‘Gratuitous’ Gaunt loses Ofcom challenge

The High Court has ruled that Ofcom did not breach Jon Gaunt’s freedom of speech when it censured him for calling a councillor a “Nazi” on live radio.

Gaunt was sacked by TalkSport before the media regulator’s decision, but he claimed the latter violated Article 10 of the European Convention on Human Rights.
The court ruled that the broadcast was “highly offensive”, “gratuitous” and had “no factual content or justification”.

Gaunt, who had the backing of human rights group Liberty, was refused permission to appeal but said he would renew his application to the court of appeal.

In the interview with Redbridge councillor Michael Stark, Gaunt called his interviewee a “Nazi”, a “health Nazi” and an “ignorant pig” for wanting to ban smokers from becoming foster parents.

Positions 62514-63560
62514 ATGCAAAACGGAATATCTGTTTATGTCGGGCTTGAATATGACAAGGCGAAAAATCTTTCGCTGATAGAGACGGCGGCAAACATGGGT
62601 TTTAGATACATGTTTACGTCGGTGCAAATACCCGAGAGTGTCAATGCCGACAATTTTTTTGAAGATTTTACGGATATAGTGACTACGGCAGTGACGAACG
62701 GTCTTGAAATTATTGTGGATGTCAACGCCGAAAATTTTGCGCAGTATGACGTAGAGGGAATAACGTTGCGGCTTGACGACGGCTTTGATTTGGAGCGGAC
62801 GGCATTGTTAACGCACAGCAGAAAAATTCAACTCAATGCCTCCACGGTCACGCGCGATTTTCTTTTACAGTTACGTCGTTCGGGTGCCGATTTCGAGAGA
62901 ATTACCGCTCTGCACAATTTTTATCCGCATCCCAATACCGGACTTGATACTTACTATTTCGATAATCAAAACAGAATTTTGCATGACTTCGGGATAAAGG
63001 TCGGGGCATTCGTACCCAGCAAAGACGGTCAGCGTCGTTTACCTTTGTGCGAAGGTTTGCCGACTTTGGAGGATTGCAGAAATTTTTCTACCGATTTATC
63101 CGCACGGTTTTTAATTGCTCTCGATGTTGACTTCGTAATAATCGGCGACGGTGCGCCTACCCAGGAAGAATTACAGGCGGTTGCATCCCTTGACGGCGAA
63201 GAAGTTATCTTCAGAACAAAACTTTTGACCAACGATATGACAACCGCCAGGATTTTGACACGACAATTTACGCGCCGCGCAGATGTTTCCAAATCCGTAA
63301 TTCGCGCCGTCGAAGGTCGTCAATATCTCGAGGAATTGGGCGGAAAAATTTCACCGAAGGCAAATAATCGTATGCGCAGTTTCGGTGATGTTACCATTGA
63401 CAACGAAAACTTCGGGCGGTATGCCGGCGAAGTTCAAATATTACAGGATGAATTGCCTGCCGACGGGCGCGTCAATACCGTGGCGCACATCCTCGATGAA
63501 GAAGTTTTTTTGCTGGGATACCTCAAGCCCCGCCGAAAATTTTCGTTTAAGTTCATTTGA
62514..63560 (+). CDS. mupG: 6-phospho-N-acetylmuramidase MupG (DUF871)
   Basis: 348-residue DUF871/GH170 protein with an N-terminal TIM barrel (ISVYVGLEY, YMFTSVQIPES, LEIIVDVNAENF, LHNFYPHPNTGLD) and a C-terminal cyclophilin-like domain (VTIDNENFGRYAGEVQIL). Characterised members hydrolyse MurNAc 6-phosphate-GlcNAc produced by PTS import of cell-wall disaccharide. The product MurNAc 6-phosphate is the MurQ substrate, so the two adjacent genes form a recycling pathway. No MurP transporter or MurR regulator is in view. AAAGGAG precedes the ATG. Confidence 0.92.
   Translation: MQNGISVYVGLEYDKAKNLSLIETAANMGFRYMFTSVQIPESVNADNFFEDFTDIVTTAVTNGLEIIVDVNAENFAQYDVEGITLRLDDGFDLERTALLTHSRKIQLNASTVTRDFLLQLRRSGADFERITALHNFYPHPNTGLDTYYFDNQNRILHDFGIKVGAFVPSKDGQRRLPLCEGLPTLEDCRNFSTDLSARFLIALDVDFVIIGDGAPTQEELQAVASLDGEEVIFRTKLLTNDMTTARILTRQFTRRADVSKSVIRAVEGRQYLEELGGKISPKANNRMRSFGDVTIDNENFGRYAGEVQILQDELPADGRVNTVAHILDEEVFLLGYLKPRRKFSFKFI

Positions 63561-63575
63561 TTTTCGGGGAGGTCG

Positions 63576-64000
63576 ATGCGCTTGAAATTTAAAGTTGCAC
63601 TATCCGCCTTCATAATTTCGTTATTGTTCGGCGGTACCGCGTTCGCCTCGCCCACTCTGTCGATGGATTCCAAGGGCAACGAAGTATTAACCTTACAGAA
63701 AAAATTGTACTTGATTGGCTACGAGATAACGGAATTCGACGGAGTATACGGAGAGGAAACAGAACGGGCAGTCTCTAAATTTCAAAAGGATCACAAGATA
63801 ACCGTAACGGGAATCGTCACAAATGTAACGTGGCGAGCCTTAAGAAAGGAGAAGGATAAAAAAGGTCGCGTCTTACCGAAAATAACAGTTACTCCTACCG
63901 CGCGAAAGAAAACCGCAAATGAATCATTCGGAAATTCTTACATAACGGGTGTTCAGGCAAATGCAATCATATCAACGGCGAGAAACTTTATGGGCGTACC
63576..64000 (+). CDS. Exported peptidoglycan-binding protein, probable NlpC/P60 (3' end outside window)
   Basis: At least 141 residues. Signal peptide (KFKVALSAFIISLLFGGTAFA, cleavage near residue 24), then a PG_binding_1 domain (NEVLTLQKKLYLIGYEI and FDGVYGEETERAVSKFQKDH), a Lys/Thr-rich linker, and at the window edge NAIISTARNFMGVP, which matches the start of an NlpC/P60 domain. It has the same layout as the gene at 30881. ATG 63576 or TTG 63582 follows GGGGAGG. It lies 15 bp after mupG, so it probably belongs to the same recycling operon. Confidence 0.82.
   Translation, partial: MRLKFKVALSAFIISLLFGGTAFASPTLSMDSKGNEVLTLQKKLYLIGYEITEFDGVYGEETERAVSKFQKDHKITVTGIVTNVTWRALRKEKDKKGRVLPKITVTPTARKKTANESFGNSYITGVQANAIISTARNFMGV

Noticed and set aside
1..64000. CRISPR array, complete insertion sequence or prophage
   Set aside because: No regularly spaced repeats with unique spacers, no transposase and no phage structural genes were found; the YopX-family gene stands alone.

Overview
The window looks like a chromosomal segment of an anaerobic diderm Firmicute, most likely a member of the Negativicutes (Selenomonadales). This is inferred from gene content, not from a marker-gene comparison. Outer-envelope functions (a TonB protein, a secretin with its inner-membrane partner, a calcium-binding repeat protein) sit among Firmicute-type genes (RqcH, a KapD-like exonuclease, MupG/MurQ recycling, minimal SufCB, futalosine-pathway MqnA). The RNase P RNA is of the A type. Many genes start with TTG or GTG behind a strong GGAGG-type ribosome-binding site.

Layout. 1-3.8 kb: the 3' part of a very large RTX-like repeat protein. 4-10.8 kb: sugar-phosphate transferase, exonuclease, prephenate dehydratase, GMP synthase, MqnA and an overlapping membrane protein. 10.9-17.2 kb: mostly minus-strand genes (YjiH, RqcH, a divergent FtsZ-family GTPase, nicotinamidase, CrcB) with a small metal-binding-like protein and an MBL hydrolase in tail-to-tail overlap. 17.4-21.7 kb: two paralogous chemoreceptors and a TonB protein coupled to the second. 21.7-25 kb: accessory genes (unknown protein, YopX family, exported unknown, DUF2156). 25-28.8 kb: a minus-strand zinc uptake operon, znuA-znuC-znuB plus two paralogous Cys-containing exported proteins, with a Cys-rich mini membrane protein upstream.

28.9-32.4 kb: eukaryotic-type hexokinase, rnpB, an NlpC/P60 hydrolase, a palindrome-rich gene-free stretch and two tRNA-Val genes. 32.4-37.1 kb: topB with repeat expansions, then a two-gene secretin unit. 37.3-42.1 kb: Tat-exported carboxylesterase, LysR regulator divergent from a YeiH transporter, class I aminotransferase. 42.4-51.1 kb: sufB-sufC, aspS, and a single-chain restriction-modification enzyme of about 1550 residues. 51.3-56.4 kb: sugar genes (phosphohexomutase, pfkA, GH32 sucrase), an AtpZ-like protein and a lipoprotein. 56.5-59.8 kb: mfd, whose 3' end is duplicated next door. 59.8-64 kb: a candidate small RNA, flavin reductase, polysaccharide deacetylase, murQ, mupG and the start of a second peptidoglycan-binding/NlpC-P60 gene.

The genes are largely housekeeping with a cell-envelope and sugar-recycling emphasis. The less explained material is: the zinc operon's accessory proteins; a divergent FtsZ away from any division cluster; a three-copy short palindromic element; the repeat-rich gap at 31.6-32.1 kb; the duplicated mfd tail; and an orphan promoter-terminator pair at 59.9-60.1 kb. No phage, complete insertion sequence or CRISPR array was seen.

Ofcom pointed out that Gaunt was sacked by TalkSport before it made its ruling. The court recognised that Mr Stark would have expected a “rough ride” on the show but that Gaunt’s behaviour “became increasingly abusive”.

This was “well capable of offending the broadcast audience” and Ofcom’s decision was therefore justified.

Ofcom claimed the ruling stood up for “important principles of freedom of expression while at the same time protecting audiences from unjustified offensive and harmful material.” Gaunt is now the host of SunTalk.




“Before we all sink into a slough of digital dystopian despair, it might be worth considering this: is this a sign of the strength, not weakness, of revelatory journalism in the digital age?”

Charlie Beckett, director of POLIS at the London School of Economics, reacts to news that the UK government forced the Guardian into destroying hard drives that contained information leaked by Edward Snowden.

(Source: POLIS)


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